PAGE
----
That said, I think the single most impactful thing we’ve done is rolling out a comprehensive education plan for our headquarters team.
Talking about inclusivity on a regular basis is powerful in keeping it top of mind, particularly for hiring managers who are even more mindful now on how we make hiring decisions. It’s been a game-changer and something we feel delivers on our promise of professional and personal development at Galileo.
What has been a success? What are you struggling with?
I’ll start with the struggle, which is balance. This work feels very personal; every single person on our team walks through the doors of Galileo with their own unique set of experiences, ideas, and even assumptions. Finding balance in the ways we honor that can be tricky at times. For example, our unofficial company motto is that “we take our work seriously and ourselves less so.” This means our culture is generally pretty fun and lighthearted, yet these topics aren’t. So we are finding a balance there, and making space to keep our dialogue honest. Sometimes this means fighting past the urge to wrap up every conversation up with a shiny bow. We do our best to stay committed to pushing ourselves in all areas at Galileo; challenging one another to acknowledge and move past our own deeply rooted biases is an integral part of that commitment.
On the whole, our team is beyond amped about the work we’re doing. We serve over 35,000 campers each summer and will have a summer staff of close to 3,000 this year. The ripple effect of what this could mean keeps us really motivated.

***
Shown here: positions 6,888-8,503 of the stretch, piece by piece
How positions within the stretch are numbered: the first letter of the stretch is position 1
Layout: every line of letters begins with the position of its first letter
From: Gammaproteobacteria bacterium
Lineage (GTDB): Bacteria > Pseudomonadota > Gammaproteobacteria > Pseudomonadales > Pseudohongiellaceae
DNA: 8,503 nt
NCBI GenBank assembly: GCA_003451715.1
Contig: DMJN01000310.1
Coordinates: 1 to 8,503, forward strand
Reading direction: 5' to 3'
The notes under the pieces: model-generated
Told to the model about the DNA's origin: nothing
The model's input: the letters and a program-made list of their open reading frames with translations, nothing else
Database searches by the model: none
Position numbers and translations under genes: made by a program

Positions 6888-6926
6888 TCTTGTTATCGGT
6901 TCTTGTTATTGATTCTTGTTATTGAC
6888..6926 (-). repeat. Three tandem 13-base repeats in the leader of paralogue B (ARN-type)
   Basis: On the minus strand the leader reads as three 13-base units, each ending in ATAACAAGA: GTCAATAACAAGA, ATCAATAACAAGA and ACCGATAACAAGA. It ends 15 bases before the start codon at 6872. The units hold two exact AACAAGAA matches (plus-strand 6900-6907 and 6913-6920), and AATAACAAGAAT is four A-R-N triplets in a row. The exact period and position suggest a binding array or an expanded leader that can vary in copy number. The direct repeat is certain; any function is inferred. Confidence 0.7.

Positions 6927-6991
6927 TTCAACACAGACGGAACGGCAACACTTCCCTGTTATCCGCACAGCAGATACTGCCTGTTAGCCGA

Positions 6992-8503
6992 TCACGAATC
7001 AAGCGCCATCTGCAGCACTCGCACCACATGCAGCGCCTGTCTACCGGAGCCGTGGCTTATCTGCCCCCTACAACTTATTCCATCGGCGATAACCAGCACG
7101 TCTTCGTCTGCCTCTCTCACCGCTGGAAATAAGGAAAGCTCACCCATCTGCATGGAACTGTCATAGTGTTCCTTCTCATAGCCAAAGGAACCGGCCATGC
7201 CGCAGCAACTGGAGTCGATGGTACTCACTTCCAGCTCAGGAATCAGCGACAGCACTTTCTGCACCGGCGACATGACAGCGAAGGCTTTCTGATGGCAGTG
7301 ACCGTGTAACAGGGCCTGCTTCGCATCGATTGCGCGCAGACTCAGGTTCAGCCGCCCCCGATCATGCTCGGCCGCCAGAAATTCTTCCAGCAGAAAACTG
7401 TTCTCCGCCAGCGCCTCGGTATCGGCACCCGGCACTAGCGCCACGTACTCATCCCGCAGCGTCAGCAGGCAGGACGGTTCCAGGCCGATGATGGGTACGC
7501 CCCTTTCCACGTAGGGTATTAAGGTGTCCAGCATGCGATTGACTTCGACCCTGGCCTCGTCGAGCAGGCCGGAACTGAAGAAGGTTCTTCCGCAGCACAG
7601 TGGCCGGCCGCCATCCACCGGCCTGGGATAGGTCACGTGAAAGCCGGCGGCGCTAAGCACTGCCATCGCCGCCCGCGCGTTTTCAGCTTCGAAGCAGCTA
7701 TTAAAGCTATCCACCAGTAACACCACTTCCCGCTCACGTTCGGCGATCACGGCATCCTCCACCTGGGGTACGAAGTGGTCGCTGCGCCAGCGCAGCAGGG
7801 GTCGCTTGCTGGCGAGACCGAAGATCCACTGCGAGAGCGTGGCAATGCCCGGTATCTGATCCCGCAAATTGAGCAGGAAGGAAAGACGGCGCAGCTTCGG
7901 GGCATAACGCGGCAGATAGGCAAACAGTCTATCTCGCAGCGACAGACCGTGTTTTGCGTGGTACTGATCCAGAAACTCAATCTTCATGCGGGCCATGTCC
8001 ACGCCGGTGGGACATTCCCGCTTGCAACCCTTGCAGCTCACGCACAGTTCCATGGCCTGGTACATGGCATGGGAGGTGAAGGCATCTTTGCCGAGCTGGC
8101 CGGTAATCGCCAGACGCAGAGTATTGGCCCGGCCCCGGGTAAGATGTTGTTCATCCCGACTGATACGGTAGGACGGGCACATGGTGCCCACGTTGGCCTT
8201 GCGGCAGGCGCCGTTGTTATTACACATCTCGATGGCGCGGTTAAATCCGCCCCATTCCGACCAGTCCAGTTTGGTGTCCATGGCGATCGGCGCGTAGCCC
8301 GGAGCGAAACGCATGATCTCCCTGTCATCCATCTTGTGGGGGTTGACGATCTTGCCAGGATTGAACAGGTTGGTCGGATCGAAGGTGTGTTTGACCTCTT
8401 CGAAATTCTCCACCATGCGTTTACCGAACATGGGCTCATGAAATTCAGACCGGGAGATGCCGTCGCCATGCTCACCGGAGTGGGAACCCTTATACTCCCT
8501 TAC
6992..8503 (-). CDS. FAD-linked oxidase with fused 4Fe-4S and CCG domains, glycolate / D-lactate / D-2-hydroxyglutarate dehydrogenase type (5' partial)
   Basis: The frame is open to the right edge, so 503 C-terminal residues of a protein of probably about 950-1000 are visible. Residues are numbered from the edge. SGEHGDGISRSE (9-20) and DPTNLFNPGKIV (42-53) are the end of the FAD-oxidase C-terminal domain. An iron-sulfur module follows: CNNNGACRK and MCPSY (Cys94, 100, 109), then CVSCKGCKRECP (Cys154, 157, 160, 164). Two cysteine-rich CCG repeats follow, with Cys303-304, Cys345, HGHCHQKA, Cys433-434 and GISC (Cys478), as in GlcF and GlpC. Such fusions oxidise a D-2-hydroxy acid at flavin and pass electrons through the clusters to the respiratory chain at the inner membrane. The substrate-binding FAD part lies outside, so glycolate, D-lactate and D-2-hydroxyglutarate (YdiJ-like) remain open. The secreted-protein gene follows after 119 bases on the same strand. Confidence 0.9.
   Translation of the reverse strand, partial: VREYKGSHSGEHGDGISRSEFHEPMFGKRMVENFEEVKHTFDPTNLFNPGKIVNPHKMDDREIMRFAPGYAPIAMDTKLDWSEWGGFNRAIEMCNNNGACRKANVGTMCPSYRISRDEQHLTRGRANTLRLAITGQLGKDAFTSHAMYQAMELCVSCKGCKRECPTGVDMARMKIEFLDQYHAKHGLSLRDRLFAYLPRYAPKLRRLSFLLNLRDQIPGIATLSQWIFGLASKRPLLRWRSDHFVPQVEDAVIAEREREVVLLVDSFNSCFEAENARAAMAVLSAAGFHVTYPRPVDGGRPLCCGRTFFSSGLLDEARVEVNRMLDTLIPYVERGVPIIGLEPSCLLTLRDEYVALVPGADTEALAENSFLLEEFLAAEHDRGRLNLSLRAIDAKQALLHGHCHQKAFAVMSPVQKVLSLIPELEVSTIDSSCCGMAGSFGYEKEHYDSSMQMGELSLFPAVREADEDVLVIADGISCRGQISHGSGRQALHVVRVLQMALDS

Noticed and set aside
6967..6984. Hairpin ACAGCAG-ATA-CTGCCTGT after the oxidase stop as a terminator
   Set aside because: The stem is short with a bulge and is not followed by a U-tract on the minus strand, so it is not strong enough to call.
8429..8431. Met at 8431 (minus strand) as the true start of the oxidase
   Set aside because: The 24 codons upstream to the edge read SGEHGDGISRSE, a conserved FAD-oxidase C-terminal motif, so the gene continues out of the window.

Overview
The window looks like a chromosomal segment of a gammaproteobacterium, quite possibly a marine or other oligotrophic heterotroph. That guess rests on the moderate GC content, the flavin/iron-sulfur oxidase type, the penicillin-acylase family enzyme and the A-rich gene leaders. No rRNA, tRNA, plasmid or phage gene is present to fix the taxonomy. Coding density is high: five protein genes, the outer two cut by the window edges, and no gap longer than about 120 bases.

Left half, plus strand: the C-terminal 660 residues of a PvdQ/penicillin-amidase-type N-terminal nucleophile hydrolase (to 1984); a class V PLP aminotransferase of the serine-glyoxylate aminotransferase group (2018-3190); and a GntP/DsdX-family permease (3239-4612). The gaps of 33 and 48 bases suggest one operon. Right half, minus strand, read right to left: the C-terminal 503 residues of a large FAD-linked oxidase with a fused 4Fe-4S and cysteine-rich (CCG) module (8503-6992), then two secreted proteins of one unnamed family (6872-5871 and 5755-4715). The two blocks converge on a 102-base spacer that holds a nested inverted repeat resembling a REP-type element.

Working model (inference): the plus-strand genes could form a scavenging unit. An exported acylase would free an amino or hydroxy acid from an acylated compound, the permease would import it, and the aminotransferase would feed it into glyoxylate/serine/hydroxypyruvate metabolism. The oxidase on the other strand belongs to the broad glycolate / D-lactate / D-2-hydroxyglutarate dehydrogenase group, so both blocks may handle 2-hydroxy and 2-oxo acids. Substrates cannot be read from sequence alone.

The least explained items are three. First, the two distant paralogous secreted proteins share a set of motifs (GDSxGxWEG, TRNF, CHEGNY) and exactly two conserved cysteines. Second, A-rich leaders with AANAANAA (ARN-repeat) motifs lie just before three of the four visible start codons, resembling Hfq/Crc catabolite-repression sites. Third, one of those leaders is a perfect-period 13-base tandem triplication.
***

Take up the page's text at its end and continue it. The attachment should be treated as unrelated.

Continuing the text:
Our CEO and Founder Glen Tripp shared a profound idea with us recently on why we continue to make this a company-wide priority:
“We are a teaching organization. Thousands of people work with us every year, and we teach them the Galileo Innovation Approach, new instructional techniques, operational practices, and leadership strategies that they can take to all of the places they work for the rest of their lives. So what if we also taught them how to create an inclusive and diverse classroom and/or workplace? And what if the hundreds of thousands of kids who will come to our program had that same experience? What might be possible?”
For me, this means we’re living out an even more beautiful iteration of our mission “to develop innovators who envision and create a better world.” True innovation requires both empathy and the ability to ask yourself, and others, tough questions, then — ultimately — turning those two things into action. This is at the heart of our initiative, and what’ll continue to unlock in thousands of staff and campers this summer and beyond.